For more details about Justice Ginsberg's career, and to watch her interview with Bloomberg, visit:

Friday, February 6, 2015


The MWPC and its surrounding community is buzzing today with thousands of proud football fans outside of the office cheering on the New England Patriots in their victory parade. This year's Superbowl was the most viewed television event in U.S. history, with 112 million viewers tuning in to watch. However, even as important as the game itself are the commercials; many of which come with a hefty price. A 30 second ad during the Superbowl costs a whopping $4 million, a price that many companies are willing to pay for airtime with such a large audience. Perhaps the most exciting part is the new trend in Superbowl commercials that tug at your heart strings and even address key social issues.

One of this year's most talked about commercials was an advertisement for the feminine hygiene company, Always. The commercial brought light to the phrase, "like a girl," particularly for its common use as an insult. The commercial spoke volumes about the ways society has grown to disempower women, girls and their skills and abilities. When asked to do something "like a girl" such as run, fight or throw, teenagers and young adults responded by acting out the movements in a weak, pathetic manner. In contrast, when young girls were asked to perform the same actions "like a girl" they responded by completing the tasks with all of their strength, power and energy.

The lesson: When we use this phrase, we teach girls that they are incapable and weak; that they are not as strong or as capable as their male counterparts. Eventually, they start to believe it, especially when they hear it during their more vulnerable years (from ages 10 - 12), as they try to find themselves.

Immediately after the commercial, social media buzzed with the hashtag #LikeAGirl, serving as an outlet for women to share what makes them strong.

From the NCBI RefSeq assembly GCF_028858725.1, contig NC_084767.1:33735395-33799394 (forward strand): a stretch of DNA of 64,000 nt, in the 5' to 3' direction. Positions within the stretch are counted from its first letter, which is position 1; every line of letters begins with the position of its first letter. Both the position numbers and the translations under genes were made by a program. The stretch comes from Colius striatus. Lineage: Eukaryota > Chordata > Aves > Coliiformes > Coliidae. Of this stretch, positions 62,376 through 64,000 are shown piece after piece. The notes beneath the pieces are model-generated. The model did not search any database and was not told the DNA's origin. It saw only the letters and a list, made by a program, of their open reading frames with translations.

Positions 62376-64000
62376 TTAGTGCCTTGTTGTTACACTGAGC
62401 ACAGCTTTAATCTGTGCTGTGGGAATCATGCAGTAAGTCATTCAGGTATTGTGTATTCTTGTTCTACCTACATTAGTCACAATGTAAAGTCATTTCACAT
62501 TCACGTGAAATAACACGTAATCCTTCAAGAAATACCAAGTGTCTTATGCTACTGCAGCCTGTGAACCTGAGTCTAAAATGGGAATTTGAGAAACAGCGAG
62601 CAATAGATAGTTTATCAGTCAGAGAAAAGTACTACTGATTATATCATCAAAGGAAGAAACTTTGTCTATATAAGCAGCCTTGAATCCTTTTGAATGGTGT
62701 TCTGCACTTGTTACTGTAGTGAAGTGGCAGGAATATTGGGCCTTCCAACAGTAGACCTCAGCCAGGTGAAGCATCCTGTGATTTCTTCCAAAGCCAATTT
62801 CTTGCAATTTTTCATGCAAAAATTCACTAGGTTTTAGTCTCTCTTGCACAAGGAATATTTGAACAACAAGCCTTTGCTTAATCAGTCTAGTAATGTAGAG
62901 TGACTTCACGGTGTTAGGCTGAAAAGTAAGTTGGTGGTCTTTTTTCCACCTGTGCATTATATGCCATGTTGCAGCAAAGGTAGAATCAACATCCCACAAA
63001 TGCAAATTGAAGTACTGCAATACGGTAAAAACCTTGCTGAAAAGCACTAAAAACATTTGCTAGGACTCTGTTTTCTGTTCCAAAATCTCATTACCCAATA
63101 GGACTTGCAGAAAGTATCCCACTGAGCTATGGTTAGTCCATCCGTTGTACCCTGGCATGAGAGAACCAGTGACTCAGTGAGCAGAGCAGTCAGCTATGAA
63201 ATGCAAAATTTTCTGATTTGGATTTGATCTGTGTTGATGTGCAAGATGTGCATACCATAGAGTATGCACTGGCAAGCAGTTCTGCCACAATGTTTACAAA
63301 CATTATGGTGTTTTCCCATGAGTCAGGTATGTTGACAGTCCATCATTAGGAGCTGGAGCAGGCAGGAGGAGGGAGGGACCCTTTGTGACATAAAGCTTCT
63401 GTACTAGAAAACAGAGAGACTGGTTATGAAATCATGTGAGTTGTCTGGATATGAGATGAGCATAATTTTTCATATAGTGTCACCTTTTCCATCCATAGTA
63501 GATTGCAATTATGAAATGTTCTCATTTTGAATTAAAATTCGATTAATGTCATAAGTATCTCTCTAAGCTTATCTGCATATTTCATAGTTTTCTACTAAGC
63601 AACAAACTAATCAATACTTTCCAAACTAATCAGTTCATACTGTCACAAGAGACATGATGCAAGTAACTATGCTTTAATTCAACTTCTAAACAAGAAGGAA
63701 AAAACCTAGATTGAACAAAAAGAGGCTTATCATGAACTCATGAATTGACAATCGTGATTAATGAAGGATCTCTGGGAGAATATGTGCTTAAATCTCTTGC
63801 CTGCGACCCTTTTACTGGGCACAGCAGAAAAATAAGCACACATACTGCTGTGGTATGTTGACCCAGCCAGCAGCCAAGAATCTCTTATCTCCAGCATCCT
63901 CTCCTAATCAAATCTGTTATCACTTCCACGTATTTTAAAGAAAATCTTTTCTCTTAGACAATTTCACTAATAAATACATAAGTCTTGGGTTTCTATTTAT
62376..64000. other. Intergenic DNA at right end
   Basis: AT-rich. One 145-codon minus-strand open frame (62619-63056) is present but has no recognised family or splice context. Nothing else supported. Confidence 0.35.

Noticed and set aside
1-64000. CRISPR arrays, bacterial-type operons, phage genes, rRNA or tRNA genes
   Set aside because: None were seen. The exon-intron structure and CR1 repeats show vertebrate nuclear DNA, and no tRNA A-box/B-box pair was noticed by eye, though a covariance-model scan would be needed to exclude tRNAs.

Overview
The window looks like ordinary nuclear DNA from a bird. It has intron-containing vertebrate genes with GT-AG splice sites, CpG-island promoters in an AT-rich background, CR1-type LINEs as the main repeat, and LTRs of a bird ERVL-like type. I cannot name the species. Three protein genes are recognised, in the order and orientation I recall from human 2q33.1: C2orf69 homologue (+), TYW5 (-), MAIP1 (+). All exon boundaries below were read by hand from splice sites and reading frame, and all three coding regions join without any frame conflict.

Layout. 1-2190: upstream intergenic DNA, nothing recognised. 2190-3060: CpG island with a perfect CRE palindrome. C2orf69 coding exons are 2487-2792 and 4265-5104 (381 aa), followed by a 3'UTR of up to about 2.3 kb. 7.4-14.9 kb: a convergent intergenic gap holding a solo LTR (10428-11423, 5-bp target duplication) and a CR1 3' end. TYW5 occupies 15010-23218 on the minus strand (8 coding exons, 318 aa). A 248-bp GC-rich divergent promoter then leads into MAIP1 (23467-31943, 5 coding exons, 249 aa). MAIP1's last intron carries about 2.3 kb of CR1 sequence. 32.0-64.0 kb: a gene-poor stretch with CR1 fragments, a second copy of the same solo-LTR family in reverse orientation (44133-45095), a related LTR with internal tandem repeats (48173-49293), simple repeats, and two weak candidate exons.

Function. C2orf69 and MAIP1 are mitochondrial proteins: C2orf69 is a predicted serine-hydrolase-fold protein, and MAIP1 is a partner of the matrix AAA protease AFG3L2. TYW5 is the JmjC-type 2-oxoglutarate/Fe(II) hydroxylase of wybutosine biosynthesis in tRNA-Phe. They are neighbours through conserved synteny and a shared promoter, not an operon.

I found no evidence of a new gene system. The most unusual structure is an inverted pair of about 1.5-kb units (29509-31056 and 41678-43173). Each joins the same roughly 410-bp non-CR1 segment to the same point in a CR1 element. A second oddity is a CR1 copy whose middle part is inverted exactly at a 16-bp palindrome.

Here are a couple tweets that serve as great examples of the hashtag:

To read more, click here:

Thursday, February 5, 2015

Things to know about Attorney General Maura Healey!

Those at the MWPC were first introduced to Maura Healey in the beginning of 2014 shortly after she announced her campaign to run for Attorney General of Massachusetts. MWPC board member Amy Burke insisted we meet with this fantastic woman and later in the year, Amy would serve on the Healey campaign's fundraising team. After the election, the Attorney General-elect hired Amy to plan the inauguration of "The People's Lawyer" at the historic Faneuil Hall which was held this past January. Filled with long-time supporters and volunteers, as well as fellow power players in Massachusetts politics, the Globe quoted a Republican insider in an article this week stating “That, with a dollop of exasperation and a pinch of healthy regard, was the inauguration of the governor of the Democratic Party.” It was a tremendous affair marking the end of a hard won campaign and the beginning of Maura Healey's term as Attorney General, where she will tackle tough challenges such as opiate addiction and for-profit colleges.
Here are some interesting things to know about Attorney General Maura Healey:
  • Maura was Chief of the Civil Rights Division in the Attorney General's Office.
  • Maura led the nation’s first successful challenge to the Defense of Marriage Act (DOMA), the federal law that discriminated against same-sex married couples.
  • She also defended the Massachusetts Buffer Zone law and protected women’s access to reproductive health care.
  • Healey graduated from Harvard in 1992 and received her JD from Northeastern University.
  • Considered an underdog when she first entered the race, Healey defeated former state senator Warren Tolman in the Democratic Primary with 62.5% of the votes.
  • During her campaign she broke a fundraising record for a first time, female state-wide  candidate to raise more than 1 million dollars - she raised $1.5 million!
  • As part of her swearing in ceremony, the Attorney General also had to swear in over 200 assistant attorneys general.
  • Her swearing in ceremony, held at Faneuil Hall, was at maximum capacity of 800 guests.  In addition, nearly 200 people watching the ceremony streamed live from the Omni Parker House Hotel.